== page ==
It started with one shuttle. The craft was old, scarred from countless flights through superheated atmosphere, and its crew wore a mismatched collection of patched-together flight suits. They landed on the diveball field a mile from my house, looked around in utter confusion for maybe ten spans, then left.
A few rotations later, another shuttle landed. This one was in much better shape, and the people on board were all dressed in snappy uniforms. Like the first group, they filed out of their craft, looked around for a while, then shrugged and flew away.
The next rotation, there were two shuttles on the field, and the city council decided something needed to be done about the strange visits before a reentry craft tried landing during a diveball game and pancaked our local team. After all, they’d placed third in the regionals, and we were quite proud of them.
The next landing happened two rotations later, and the field was cordoned off before their shuttle touched down. It felt like half the city was there to watch as our mayor walked out to meet our visitors.
They were friendly enough at first, but after a couple spans, the lead human began arguing with our mayor, making wild gestures and pointing at his crew. We couldn’t hear what was being said, but it was frightening to watch — humans are about a head taller than us and a lot denser.
The incident made the local news, and authorities advised everyone to stay away from the field until the matter was resolved.
Three shuttles landed the following rotation. Then five.
It wasn’t an invasion, exactly. The humans would arrive, look baffled for a while, and leave. It was almost like they didn’t know why they were there, and no one on the city council seemed to have a solution. They weren’t doing any real harm, other than a few deafening spans of rocket noise as they came and went.
The impromptu human visits continued for about a quarter-spin before someone finally figured out what was happening. My neighbor Fluritt, in fact. He showed me his evidence before he brought it to the city council.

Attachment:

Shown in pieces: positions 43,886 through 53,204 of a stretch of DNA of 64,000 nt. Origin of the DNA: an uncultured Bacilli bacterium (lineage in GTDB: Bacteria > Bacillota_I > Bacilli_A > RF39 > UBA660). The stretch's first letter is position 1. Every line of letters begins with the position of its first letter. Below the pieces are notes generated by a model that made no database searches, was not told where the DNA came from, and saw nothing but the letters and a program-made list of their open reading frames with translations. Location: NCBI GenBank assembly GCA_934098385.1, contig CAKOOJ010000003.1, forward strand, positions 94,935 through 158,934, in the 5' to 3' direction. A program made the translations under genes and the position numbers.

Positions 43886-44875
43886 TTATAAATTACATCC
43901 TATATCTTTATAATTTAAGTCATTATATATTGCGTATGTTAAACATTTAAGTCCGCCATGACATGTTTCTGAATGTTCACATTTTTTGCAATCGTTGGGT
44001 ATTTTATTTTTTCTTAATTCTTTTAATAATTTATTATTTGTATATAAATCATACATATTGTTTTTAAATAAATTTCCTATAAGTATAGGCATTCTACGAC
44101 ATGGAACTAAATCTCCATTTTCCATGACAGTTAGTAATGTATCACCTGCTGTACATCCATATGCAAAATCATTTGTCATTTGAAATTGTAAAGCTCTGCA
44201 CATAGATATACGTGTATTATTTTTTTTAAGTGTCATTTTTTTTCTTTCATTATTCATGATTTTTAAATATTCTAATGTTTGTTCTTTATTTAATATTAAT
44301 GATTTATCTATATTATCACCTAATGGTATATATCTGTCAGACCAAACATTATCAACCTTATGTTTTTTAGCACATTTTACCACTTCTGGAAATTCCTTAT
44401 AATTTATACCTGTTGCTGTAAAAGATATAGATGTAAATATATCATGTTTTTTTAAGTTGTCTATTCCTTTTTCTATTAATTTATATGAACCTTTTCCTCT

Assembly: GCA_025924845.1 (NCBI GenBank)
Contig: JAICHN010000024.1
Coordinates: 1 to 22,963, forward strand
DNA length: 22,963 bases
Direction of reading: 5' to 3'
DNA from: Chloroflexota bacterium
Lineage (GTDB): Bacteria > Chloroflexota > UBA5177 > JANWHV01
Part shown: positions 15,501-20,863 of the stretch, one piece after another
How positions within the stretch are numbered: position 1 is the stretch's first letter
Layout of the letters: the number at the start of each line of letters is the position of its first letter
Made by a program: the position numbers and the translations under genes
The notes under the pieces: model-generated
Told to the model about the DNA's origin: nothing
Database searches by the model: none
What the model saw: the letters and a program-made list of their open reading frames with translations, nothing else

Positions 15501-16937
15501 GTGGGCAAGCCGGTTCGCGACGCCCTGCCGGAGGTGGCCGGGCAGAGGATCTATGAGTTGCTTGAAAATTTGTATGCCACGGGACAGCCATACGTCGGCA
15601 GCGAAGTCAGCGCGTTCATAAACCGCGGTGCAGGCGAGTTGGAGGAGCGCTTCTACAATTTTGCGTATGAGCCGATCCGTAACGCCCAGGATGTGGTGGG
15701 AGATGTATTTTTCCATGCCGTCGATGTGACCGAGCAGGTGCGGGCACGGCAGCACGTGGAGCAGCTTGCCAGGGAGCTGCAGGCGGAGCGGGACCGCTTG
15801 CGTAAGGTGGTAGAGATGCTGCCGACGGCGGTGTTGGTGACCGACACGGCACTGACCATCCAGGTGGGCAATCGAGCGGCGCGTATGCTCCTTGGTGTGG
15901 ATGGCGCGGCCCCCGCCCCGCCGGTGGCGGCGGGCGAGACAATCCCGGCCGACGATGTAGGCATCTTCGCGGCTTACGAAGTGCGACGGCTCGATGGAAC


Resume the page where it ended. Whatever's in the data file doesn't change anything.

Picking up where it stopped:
See, Fluritt had been flying a drone over the diveball field when he noticed something weird on the cameras. Normally, we use an infrared-reactive paint on the field, which helps a lot during night games. It’s low intensity, so it doesn’t bother our eyes much.
But Fluritt’s drone was almost blinded by the intensity coming off the field, so he put a few filters in place and used it to take pictures. Turns out, whoever repainted our field with the team name used the wrong kind of paint. On our visible spectrum, it didn’t look that different, but the stuff was insanely reactive and visible from low orbit, if your species could observe that wavelength.
Which humans can, it turns out.
But the real shock was Fluritt’s second discovery. One of those bizarre cultural flukes that sometimes happen across languages. The glyphs of our team’s name mean ‘Victorious Flyers’ in Hvatti. But certain Hvatti glyphs share a superficial resemblance to some letters in human English. To them, our field — visible from space — read something very different:
Republished with permission from the author, KieveKRS. Image created using Stable Diffusion.